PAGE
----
AN art thief who stole a valuable religious icon from Chester Cathedral and replaced it with a Christmas decoration has been jailed.
Vasily Apilats, 61, of Edleston Road, Crewe, was found guilty at Chester Crown Court last month of stealing ‘The Raising of Lazarus’ icon.
Apilats, who is originally from Latvia, was sentenced to nine months in prison for the theft today.
Chester Crown Court heard that Apilats stole it at some point between August 14 and 18, 2014.
The icon was displayed in the Chapel of Saint Anselm in the Cathedral, which is open to the public for private prayer.
The icon is an 18th Century picture, larger than A4 and is painted on a wooden board.
Historically, the white colours in the picture would normally have been black and brown so the item is unique and valuable.
The Cathedral Constable reported it missing when he noticed an angel Christmas tree-style decoration in its place in the chapel.
Swabs were taken from the scene and a DNA profile of Apilats emerged.
Police went to his home in Crewe where they found the icon, wrapped in a black bin bag, and a ‘treasure trove’ of other religious, artistic and historical items.
He was arrested and later during the police interview he told officers he’d gone to Chester Cathedral on August 14, 2014 to pray.
He described himself as a religious man – Russian Orthodox – and that he knew a lot about the restoration of icons.
He said he’d been looking at various religious items in the Cathedral when he noticed a man watching him intently. Apilats thought the man was a member of staff.
He said the man approached him as he was about to leave and said that the Cathedral had some items that were being sold off.
He said he was then shown the icon, along with some other items and was offered the chance to buy it. He said he then did – for £135.
The jury at his trial rejected Apilats version of events and found him guilty of theft.
Fiona McKervey, from Mersey-Cheshire Crown Prosecution Service, said: “Vasily Apilats explanation for why the ‘Raising of Lazarus’ icon was found at his home is incredible in all respects.
“The idea that he would walk into the Cathedral, be shown into the chapel by a man he’d never met before and offered the chance to buy a precious religious artefact for £135 is just not believable.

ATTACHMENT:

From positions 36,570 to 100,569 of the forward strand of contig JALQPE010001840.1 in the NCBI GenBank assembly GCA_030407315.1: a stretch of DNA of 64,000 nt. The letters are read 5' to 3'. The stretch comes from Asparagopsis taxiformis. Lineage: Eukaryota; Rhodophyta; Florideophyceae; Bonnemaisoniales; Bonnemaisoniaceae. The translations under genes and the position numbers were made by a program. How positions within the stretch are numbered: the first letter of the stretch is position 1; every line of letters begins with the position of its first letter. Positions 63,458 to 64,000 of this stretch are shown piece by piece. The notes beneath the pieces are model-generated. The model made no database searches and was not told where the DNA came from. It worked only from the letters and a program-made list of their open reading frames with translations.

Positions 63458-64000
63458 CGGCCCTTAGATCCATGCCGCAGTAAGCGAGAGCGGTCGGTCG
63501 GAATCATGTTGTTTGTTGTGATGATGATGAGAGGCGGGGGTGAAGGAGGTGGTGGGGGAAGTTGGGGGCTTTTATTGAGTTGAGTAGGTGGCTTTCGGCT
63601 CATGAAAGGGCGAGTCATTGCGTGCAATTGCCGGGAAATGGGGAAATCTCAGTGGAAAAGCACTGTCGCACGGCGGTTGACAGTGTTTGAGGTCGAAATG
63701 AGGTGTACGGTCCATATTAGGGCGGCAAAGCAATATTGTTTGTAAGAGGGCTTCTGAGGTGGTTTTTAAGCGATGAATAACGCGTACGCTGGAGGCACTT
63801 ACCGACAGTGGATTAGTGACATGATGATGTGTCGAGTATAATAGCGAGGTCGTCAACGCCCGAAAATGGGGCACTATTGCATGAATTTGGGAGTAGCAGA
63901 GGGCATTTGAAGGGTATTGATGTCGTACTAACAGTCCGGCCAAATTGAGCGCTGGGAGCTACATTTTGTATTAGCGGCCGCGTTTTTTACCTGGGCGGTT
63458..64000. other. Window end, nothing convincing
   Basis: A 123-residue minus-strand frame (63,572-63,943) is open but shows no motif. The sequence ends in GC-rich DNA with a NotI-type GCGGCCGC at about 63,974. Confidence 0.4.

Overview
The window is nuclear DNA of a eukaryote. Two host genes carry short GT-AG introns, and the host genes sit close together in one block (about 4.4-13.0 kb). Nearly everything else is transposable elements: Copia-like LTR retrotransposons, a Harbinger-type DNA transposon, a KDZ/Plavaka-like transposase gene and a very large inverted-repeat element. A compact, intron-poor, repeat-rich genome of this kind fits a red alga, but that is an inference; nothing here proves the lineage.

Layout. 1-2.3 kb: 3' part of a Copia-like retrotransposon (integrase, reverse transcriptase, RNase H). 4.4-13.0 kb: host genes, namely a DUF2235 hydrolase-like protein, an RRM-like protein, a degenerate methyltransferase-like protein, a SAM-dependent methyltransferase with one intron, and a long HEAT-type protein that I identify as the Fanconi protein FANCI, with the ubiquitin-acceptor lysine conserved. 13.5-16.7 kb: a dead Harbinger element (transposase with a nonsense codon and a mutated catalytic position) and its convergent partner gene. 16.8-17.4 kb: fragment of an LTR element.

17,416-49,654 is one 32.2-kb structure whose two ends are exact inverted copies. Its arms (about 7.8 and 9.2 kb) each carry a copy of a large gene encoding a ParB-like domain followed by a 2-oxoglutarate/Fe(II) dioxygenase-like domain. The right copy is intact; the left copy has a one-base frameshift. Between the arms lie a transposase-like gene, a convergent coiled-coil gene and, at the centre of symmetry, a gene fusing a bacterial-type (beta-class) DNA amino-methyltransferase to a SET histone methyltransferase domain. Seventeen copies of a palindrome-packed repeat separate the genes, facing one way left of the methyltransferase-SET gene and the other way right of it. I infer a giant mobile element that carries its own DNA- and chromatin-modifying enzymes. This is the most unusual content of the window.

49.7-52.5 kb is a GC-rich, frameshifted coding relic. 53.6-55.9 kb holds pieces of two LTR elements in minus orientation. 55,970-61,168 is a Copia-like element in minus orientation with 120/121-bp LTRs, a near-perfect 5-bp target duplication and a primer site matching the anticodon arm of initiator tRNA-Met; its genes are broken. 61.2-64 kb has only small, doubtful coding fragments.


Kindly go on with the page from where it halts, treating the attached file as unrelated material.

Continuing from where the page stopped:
“The theft itself is not the only dishonourable aspect of this case. It was an abuse of the trust placed in the public at places such as cathedrals and churches.
“Many people value the opportunity to pray in sacred places where there are visual reminders of their faith.
“A theft such as this threatens those opportunities. We may never know why Apilats stole the artefact – whether it was greed or curiosity.
"Either way, it was theft and he’s now behind bars.”
Sgt Neil Doleman, of Cheshire Police, praised investigators for bringing Apilats to justice.
He said: “Apilats is a man who appears to be obsessed with religious artefacts.
"He selfishly took an icon, which was not only of significant value but was also of huge importance to Chester Cathedral and the public who used it as an aid to pray.
“Throughout the investigation, Apilats continued to deny any wrongdoing but a thorough examination recovered his full DNA profile and we were able to make a swift arrest.
“We are pleased we were able to find the stolen icon and return it to the Cathedral.”
Chester Cathedral Constable, Chris Jones, said thanked everyone who helped see the icon return to its rightful home
He said: “We are delighted to be able to re-instate the stolen eighteenth century icon here at the cathedral.
"It has now been returned to its rightful place in St Anselm’s Chapel, a place used for prayer and refection.
“The icon was gifted to the cathedral by a former Dean of Chester, Ingram Cleasby, so it is a very meaningful part of the history of the building."